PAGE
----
The brother of a patient at Southampton Children’s Hospital has donated £38,000 towards a £1.7 million refurbishment of children’s cancer unit Piam Brown.
Hugo Cordle, 22, ran the London Marathon in April to raise the amount for Southampton Children’s Hospital Charity – part of Southampton Hospital Charity – which put him in the top 1% of fundraisers at the event.
His brother, Freddie, now 15, was diagnosed with blood cancer acute lymphoblastic leukaemia at the age of five and, after receiving treatment under the care of clinicians in Southampton, he was given the all-clear in 2010 and discharged fully in May.
“This is a charity of huge importance to our family as it is where my younger brother was treated for leukaemia and they saved his life,” said Hugo.
“It was a truly horrid thing to see my little just five-year-old brother wired up to all these tubes and stuck in hospital. I shall never forget that day, it changed my life completely.”
He added: “This year marks ten years on from Freddie’s diagnosis and I thought what better way to celebrate than to take some full-on proper exercise and raise some money in the meantime.
“It coincided with the Piam Brown unit being totally refurbished; I went to the opening and it is so different to when Freddie was there – it is amazing. It gives children and their families more comfort and privacy, which is so important when you are in hospital.”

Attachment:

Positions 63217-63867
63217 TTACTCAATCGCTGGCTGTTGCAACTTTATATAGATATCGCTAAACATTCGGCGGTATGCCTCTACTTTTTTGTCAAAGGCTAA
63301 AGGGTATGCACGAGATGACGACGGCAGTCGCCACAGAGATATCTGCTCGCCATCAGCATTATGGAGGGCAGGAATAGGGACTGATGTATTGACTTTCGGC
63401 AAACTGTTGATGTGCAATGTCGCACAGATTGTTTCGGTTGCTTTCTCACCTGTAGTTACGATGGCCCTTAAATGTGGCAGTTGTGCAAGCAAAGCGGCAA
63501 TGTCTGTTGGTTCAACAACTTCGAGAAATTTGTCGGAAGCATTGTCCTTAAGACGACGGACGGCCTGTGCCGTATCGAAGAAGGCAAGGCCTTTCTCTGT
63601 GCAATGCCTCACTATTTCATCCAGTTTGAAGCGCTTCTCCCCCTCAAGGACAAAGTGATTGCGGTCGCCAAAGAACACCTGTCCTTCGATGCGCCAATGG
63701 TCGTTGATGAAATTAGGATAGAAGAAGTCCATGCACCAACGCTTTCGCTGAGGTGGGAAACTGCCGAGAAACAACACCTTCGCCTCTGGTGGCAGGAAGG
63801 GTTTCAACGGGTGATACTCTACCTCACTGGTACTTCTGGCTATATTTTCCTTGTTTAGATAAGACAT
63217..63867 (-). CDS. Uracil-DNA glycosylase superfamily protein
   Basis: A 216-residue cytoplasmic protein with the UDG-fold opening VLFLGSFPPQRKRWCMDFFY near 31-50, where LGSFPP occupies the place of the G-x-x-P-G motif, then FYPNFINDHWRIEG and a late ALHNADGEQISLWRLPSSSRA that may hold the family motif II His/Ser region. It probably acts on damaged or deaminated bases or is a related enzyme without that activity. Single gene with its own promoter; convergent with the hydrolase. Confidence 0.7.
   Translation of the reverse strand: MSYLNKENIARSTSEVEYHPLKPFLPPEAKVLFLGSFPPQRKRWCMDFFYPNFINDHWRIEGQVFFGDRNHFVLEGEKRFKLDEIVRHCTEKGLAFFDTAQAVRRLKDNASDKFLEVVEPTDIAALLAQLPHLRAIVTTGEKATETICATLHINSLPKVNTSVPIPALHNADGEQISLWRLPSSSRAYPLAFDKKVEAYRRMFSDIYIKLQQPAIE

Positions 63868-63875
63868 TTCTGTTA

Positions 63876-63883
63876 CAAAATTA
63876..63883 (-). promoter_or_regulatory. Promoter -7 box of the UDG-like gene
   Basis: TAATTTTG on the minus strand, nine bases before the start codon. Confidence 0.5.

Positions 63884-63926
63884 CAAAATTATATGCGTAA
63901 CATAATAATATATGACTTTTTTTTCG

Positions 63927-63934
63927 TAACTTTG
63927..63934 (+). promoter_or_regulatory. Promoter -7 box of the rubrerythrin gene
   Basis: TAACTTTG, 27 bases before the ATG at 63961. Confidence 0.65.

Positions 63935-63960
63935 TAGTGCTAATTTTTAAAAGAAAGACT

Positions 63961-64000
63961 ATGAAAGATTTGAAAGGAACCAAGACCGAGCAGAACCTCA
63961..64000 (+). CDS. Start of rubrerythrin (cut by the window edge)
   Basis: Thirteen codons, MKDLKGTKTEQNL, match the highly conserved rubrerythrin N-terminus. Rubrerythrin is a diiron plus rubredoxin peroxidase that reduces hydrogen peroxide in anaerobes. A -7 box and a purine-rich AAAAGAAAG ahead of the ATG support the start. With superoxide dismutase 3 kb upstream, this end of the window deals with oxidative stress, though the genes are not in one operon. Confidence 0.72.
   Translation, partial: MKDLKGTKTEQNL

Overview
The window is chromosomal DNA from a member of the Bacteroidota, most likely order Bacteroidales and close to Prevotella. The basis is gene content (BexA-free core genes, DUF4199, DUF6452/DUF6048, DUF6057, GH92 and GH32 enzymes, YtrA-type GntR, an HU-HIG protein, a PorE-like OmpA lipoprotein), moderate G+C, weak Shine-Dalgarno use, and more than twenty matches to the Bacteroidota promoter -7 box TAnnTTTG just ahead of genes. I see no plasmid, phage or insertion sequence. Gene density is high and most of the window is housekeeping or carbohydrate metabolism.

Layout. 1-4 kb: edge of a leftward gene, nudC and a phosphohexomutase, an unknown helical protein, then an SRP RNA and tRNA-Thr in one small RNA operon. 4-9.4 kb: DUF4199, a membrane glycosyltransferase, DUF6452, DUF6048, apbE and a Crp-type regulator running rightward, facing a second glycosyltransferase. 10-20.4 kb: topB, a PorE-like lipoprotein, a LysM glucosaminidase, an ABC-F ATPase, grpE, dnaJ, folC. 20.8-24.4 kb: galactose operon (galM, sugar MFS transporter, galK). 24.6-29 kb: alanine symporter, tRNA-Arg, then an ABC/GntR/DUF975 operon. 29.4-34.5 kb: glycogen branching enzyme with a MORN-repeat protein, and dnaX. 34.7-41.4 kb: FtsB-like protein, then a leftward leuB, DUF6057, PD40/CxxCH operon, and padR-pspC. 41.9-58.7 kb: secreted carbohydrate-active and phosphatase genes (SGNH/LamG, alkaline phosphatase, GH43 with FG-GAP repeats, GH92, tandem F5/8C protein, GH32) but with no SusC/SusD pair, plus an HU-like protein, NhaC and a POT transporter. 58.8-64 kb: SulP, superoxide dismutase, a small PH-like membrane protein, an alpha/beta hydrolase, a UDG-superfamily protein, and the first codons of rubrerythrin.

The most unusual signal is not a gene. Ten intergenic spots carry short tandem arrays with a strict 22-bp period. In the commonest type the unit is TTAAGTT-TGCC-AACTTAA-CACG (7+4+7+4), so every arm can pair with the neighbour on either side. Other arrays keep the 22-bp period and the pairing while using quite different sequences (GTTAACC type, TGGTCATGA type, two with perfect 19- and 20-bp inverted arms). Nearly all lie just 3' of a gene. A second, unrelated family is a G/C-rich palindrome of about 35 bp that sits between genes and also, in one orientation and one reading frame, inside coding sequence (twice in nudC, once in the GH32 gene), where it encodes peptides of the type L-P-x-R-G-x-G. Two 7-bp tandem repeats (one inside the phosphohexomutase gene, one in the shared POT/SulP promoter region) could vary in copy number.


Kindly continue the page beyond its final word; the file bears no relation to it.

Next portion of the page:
Initially launched as a £1.13 million refurbishment solely by University Hospital Southampton NHS Foundation Trust, it was later extended to incorporate an additional £550,000 achieved through a fundraising drive led by Southampton Hospital Charity.
As a result, in addition to the planned works, which included a new bathroom, eight single beds with en-suites, a new toilet and wet room for parents and refurbishment of corridors and bays, the unit now has a new two-bed bay as well.
The charitable funds also covered a new disabled toilet, storage facilities, consultation and quiet rooms, waiting area and a kitchen for parents – with all designs developed in collaboration with current and former patients and their families.
The additional beds provided by the refurbishment offer the potential for the unit to take part in more clinical studies and the opportunity for children from outside the region to come to the hospital for novel immunotherapy trials which are not available in other centres.
Hugo said: “I am so pleased people donated so generously to me to support this fantastic refurbishment and expansion.
“I can’t imagine what life would have been like if Bodie, my nickname for Freddie, had not made it through.
“Mum isn’t so keen on this but, last year, I had a tattoo of the date Freddie finished his treatment. It means that much to me.”
Jeneen Thomsen, head of major gifts at Southampton Hospital Charity, said: “Hugo has raised such a huge amount of money for this cause – we cannot thank him and those who supported him enough.”